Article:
As such, business credit cards have been important in our growth and operating strategy. As you know, managing cash flow in a business is absolutely critical. Supply needs sometimes fluctuate, business traffic can be cyclical and so managing your money can be tricky at times. Credit cards help us in this situation.
Also, in our day-to-day operations, we require customers to supply a valid credit card to secure their appointments, where we take a deposit for their service in order to ensure adequate service time for what they need.
We are, for the most part, a cashless business. A lot of our work is bespoke and time-consuming. Many of our clients come from other cities, and some even fly in from other states. The credit card also serves as proof of identity, which is important for the security of our staff.
Which credit cards do you have and what do you typically charge?
I’ve always been enamored by American Express cards, and so to this day, Amex is my primary for both personal and business expenses.
I primarily use The Business Platinum® Card from American Express. The company takes great care of businesses, especially startups like ours. It’s the most business-friendly card company we’ve encountered.
However, I will say Chase has been also very helpful. In many cases, our product suppliers don’t take American Express, especially those that manufacture overseas – they take Visa or Mastercard. For situations like that, we rely on the United Explorer Business Card from Chase. It also helps to earn some United miles since we’re going to need them as we expand across the United States and beyond.
We charge marketing costs, utility costs and incidentals to credit cards regularly. Being able to purchase supplies and inventory (in bulk) by credit card to keep costs of purchases down is crucial.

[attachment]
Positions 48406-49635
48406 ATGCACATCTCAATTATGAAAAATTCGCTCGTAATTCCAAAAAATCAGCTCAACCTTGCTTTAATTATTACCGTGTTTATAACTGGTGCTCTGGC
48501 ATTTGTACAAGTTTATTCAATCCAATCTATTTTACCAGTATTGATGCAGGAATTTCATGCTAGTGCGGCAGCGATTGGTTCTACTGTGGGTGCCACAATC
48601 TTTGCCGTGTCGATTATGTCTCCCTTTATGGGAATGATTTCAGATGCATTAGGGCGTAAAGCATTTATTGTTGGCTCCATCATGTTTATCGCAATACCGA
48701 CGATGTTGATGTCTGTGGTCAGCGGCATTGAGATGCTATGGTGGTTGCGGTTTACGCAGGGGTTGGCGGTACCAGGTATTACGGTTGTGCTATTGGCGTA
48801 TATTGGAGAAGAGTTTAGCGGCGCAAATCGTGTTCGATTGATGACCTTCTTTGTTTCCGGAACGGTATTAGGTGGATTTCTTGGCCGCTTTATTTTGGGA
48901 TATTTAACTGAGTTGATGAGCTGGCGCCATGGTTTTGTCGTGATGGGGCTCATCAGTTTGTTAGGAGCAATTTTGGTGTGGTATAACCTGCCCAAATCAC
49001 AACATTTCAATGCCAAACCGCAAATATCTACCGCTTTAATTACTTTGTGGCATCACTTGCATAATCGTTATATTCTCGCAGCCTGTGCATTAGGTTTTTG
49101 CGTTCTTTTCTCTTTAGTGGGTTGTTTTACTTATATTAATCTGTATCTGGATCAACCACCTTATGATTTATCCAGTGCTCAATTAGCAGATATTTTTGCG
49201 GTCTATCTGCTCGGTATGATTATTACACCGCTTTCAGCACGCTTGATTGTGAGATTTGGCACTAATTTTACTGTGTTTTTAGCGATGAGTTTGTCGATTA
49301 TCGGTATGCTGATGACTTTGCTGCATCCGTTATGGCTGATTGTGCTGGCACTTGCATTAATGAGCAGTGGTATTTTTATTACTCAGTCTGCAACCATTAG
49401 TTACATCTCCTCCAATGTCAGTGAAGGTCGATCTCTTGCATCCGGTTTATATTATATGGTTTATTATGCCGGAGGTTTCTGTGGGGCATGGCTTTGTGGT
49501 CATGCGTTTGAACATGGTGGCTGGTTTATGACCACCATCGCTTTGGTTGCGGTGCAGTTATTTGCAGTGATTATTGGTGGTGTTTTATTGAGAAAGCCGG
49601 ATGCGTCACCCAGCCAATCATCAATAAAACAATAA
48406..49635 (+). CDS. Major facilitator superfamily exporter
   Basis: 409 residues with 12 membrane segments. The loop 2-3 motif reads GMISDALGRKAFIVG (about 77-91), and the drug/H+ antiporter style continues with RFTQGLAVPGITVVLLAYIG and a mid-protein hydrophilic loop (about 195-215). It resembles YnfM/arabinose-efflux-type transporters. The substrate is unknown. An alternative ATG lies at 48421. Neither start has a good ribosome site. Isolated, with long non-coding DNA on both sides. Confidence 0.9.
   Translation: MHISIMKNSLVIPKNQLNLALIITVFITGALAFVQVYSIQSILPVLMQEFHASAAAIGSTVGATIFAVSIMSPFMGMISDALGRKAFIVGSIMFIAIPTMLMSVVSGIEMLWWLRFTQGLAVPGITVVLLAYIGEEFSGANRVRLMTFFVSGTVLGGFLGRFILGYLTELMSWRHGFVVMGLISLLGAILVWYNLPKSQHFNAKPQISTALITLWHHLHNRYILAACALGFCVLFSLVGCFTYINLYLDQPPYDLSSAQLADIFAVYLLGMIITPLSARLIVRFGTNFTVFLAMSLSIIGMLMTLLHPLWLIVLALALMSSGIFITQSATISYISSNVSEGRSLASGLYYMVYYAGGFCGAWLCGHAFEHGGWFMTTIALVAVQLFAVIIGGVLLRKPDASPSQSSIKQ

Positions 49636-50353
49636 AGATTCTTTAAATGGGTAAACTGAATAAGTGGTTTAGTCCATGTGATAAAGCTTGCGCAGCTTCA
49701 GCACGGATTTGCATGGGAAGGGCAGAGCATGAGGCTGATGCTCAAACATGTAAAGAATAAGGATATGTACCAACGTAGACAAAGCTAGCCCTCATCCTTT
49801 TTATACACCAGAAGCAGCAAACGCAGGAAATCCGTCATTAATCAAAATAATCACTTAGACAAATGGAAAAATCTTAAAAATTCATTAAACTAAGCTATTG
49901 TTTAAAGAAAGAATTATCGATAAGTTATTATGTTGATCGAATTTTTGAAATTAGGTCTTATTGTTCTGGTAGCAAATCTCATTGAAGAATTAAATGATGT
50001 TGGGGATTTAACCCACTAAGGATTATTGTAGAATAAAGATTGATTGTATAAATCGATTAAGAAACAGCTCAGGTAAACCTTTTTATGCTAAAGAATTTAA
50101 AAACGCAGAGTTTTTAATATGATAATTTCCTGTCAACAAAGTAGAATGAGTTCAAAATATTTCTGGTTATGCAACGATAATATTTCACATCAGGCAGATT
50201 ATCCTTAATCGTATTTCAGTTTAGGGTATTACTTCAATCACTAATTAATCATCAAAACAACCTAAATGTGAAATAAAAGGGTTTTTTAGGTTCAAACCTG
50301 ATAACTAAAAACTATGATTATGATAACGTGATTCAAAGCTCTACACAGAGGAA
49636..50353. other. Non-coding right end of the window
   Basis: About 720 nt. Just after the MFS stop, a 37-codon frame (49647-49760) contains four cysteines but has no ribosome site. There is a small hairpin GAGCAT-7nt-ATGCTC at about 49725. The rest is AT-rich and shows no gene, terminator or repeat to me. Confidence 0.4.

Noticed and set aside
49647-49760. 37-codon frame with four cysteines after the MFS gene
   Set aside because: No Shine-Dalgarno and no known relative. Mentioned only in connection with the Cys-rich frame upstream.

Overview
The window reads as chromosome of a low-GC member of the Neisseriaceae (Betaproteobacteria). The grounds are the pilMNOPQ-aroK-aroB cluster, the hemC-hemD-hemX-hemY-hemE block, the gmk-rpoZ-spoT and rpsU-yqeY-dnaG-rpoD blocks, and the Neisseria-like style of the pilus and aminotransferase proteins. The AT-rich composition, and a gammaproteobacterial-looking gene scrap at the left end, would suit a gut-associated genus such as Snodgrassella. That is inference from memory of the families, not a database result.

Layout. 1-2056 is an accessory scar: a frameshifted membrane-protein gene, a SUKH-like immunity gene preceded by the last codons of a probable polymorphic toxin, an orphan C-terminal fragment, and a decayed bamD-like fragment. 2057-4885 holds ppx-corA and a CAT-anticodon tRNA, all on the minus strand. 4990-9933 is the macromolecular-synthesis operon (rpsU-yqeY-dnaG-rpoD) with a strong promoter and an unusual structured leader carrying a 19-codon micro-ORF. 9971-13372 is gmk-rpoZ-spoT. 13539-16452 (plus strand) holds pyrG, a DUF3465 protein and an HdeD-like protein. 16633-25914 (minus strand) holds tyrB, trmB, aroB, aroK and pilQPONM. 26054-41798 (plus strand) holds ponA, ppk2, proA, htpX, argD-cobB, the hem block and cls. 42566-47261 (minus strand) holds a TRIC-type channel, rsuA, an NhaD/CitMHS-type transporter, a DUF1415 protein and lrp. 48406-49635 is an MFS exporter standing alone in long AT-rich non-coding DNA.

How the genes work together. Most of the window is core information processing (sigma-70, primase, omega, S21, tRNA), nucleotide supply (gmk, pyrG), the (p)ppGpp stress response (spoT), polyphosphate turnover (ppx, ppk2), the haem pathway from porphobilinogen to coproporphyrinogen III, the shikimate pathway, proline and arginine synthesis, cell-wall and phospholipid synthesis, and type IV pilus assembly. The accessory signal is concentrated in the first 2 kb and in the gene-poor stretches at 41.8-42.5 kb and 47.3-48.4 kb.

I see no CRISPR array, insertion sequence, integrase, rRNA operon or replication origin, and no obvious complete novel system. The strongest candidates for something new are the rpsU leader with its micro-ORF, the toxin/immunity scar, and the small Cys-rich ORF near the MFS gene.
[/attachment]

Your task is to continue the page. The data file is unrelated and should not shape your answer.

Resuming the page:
Those are great cards for rewards – what are you doing with them?
We are banking the miles we earn for our upcoming expansion of Pamper Nail Gallery into other U.S. cities in 2019. The points will be helpful to offset the cost of travel to and from all of the stores during construction and upon initial soft opening.
Every little bit counts and credit card rewards points are a great way to help startups save on costs while continuing to grow. For that, we are very appreciative of the benefits and rewards American Express and Chase provide.
What lessons have you learned about borrowing money?
Borrowing money is a privilege to be respected – as all business relationships are to be respected. We enjoy protections and advantages from credit cards that we would like to enjoy in perpetuity.
Building a good, long-term relationship from the outset as a small business will help us in the long run.
We always pay our balance in full. American Express and Chase are taking a chance on us, and we need to ensure that the early trust they placed in us remains strong and that we respect that trust.
Sometimes new business owners, in an effort to chase their dreams, max out credit cards and get into a dangerous amount of debt. Staying smart, responsible and organized while making sure you separate personal purchases from business can get you a lot further than getting into debt quickly.